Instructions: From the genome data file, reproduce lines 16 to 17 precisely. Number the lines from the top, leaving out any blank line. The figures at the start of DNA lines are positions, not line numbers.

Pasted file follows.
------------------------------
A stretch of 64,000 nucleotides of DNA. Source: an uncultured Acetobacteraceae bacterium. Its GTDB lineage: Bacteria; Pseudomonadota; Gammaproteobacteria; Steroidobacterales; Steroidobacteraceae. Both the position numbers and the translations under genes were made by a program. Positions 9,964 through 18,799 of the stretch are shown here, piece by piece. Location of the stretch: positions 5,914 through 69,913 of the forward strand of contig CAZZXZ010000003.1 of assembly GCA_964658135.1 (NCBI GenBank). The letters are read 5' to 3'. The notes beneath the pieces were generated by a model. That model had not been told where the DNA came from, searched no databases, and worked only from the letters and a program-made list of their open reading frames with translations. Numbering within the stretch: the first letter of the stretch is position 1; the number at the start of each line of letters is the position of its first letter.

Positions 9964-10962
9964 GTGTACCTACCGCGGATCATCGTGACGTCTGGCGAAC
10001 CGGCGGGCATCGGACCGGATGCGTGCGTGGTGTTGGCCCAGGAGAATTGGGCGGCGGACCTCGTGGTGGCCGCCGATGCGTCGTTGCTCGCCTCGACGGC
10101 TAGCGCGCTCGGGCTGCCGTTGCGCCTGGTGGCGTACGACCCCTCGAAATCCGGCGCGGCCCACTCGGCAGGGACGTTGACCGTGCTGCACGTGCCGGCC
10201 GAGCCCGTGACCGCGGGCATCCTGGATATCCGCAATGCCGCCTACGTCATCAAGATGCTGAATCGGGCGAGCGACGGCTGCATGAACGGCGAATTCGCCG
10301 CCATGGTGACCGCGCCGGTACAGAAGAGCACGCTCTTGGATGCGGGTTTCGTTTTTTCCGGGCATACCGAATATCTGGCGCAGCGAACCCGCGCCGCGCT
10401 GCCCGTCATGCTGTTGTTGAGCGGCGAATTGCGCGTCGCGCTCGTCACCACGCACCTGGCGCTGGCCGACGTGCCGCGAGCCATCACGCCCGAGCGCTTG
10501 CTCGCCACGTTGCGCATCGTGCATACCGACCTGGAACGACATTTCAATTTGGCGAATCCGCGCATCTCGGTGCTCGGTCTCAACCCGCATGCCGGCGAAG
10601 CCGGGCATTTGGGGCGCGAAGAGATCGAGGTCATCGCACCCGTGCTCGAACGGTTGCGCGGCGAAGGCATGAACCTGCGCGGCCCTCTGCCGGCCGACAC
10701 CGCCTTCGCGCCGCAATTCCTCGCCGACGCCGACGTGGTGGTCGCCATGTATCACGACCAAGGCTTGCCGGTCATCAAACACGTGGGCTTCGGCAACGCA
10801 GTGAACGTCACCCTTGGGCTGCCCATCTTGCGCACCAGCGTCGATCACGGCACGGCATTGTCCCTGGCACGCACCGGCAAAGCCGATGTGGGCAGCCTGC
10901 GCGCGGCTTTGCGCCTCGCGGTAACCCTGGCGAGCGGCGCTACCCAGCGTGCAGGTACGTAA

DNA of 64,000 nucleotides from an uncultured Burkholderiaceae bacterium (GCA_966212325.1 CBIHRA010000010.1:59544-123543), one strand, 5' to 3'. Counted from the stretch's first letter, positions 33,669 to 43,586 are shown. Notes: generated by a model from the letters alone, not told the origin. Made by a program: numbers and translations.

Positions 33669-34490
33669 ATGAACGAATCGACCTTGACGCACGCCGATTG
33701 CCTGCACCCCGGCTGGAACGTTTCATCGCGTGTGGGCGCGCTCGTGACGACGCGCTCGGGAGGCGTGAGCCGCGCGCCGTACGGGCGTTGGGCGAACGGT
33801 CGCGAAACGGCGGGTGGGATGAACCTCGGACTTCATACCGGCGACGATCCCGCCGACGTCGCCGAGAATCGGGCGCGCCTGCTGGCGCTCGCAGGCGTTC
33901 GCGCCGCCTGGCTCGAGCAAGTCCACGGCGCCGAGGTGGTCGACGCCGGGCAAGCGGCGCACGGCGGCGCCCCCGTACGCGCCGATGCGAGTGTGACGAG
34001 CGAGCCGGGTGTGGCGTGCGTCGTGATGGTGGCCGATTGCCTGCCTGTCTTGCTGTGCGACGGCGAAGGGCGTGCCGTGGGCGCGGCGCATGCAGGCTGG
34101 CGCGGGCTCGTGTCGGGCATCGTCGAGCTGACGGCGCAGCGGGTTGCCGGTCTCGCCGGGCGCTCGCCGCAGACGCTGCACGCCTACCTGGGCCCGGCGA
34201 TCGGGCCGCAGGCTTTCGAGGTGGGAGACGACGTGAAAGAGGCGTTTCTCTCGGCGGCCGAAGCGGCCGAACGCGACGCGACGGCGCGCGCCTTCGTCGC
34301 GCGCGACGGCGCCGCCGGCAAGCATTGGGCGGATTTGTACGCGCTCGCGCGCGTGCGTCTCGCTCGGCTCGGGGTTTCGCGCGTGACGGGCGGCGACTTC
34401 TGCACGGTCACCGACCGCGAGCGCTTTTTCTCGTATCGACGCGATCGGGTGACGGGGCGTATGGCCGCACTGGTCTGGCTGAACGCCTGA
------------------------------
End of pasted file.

33669 ATGAACGAATCGACCTTGACGCACGCCGATTG
33701 CCTGCACCCCGGCTGGAACGTTTCATCGCGTGTGGGCGCGCTCGTGACGACGCGCTCGGGAGGCGTGAGCCGCGCGCCGTACGGGCGTTGGGCGAACGGT